The Betz Law Firm Articles What Is Child Support and Who Is Entitled to It?

What Is Child Support and Who Is Entitled to It?

By David Betz  Jun. 29, 2018 11:53a

Missouri is a state that is considered a no-fault divorce state. That means that no one has to be at-fault for a marriage to dissolve. If one or both parties think that their marriage can no longer work, they can petition for divorce.

That is not to say that you can’t have grounds for divorce - you can, but it does mean that no one party has to blame for two people to get a divorce.

When people divorce and there are children involved, it is much more complicated. Agreeing who the child lives with, who gets major decision-making power, and who has to pay for specific child-related costs, are all things that need to be written down and strictly followed.

It is possible for the parent who has the child for the majority of the time to receive child support payments from the other parent.

Who Qualifies to Receive Child Support?

Whoever is deemed the custodial parent for a child who is under the age of 18 might be entitled to receive child support from the other (non-custodial) parent. If the child is physically or mentally incapacitated, then the period of child support might be extended past 18 years of age.

Also, if the child continues after high school to seek a secondary degree, then the non-custodial parent might be required to maintain child support until the child graduates.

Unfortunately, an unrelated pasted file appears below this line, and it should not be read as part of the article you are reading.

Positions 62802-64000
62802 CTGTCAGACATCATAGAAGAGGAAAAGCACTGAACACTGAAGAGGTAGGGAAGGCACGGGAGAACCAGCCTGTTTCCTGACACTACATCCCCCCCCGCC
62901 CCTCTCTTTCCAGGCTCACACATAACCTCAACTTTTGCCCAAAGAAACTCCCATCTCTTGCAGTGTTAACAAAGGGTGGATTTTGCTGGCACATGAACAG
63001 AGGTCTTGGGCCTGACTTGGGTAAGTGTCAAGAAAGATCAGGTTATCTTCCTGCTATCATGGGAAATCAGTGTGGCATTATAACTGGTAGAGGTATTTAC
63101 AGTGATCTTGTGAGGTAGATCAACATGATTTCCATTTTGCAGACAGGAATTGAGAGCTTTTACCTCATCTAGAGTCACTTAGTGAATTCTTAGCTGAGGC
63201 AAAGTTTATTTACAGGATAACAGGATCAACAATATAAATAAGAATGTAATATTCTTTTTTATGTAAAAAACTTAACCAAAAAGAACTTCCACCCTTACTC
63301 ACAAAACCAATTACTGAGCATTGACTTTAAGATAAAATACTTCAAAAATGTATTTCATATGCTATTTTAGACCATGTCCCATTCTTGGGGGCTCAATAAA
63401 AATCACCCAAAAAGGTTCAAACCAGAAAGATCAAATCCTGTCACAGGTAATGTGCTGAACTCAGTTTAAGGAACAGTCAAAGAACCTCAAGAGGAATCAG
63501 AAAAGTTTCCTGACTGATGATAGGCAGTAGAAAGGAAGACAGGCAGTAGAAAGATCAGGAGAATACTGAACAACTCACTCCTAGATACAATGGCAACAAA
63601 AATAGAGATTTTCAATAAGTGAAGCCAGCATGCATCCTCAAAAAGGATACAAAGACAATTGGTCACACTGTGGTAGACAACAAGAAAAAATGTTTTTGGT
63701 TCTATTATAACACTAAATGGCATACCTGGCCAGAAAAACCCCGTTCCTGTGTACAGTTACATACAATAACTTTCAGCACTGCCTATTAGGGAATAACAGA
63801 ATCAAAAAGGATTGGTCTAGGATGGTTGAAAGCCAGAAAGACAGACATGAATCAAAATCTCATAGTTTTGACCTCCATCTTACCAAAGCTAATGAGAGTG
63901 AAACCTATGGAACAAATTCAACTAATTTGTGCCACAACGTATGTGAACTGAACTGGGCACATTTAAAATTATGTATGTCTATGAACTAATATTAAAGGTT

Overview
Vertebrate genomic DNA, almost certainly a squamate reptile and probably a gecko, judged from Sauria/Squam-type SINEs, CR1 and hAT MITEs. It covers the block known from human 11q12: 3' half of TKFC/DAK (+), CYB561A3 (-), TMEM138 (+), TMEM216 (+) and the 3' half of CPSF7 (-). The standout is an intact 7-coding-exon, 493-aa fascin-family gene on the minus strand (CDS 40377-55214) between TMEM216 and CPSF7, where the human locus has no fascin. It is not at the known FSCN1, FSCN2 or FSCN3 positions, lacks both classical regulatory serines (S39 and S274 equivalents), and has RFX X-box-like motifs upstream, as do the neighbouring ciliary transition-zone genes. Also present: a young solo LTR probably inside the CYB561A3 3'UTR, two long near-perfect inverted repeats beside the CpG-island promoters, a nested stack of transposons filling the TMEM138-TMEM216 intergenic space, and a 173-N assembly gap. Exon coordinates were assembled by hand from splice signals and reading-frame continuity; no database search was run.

How Is Child Support Calculated?

To figure out how much the custodial parent is eligible to receive from the non-custodial parent, Form 14 must be filled out. It is a state-mandated formula that calculates how much the custodial parent is entitled to receive.

What Factors Determine How Much a Parent Is Entitled to Receive?

The factors that determine the amount of child support that is required are things like health insurance, the number of children that both the custodial and non-custodial parents have, child care costs and the total amount of time that the child spends with the individual parents.

Other circumstances might be in play when the judge awards child support payments, which can affect the amount required. Although Form 14 is a guide, the judge has ultimate discretion to decide what the custodial parent is, or is not, entitled to related to the individual parents' case.

If you are getting a divorce in the state of Missouri and there are children involved, things can get complicated quickly. To make sure that you are getting all the support you need and that you aren’t giving more than you should, it is a good idea to speak with a St. Louis divorce attorney to help you through the dissolution of your marriage.

When children are involved in a divorce, emotions can get high, and contention can start building, which is never a good scenario for families. To take the animosity out of dealing with your spouse, let a St. Louis divorce lawyer be your go-between to make sure you get a fair settlement without any more heartache than necessary.

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